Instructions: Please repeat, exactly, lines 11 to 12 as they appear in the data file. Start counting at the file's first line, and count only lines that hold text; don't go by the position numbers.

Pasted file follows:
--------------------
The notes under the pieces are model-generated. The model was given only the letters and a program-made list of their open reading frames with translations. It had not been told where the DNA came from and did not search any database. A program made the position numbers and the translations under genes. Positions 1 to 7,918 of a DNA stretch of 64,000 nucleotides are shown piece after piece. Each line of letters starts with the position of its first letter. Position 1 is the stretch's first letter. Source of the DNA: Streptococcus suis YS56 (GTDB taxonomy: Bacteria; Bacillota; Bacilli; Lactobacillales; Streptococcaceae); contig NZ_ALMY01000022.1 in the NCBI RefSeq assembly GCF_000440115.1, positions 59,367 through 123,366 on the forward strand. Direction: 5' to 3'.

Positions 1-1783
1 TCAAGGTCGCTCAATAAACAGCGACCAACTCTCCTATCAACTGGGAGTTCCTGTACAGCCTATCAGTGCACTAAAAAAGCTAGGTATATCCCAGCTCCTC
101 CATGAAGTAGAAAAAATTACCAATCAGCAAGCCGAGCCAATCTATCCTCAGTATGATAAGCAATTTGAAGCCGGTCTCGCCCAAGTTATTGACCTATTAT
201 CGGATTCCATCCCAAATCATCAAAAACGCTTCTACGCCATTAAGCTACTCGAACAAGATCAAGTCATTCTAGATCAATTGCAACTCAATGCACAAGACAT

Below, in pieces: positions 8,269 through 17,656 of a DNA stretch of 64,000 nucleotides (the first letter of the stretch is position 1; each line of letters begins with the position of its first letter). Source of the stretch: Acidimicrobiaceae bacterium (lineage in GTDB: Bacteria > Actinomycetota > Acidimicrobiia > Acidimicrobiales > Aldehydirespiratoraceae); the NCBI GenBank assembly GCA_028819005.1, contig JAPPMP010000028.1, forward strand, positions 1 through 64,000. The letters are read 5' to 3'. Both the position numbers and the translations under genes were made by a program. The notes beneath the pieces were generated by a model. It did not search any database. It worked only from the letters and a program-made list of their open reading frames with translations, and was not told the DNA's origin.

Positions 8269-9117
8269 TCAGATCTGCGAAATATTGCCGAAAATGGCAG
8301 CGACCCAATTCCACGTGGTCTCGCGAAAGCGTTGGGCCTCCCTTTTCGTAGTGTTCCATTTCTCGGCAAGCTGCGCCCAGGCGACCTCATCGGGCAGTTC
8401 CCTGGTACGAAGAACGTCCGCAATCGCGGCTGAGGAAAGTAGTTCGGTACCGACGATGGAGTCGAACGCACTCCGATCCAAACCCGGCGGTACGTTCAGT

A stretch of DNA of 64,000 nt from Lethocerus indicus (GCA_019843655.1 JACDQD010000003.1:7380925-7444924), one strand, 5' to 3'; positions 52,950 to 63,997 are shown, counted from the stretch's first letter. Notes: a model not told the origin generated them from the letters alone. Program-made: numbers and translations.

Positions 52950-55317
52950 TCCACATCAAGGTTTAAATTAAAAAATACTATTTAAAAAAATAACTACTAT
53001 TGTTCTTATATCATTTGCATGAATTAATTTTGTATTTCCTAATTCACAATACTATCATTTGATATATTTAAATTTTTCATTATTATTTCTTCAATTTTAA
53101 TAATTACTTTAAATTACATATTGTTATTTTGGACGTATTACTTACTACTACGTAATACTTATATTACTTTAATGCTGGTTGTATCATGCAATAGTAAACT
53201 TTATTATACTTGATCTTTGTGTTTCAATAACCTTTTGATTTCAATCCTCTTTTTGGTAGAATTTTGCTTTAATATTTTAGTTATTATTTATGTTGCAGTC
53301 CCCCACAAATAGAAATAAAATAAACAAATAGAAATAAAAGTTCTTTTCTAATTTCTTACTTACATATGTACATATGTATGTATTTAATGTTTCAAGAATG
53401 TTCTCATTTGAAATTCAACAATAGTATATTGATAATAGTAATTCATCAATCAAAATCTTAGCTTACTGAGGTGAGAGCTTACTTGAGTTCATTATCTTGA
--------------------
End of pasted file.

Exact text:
A stretch of DNA of 64,000 nt from Lethocerus indicus (GCA_019843655.1 JACDQD010000003.1:7380925-7444924), one strand, 5' to 3'; positions 52,950 to 63,997 are shown, counted from the stretch's first letter. Notes: a model not told the origin generated them from the letters alone. Program-made: numbers and translations.

Positions 52950-55317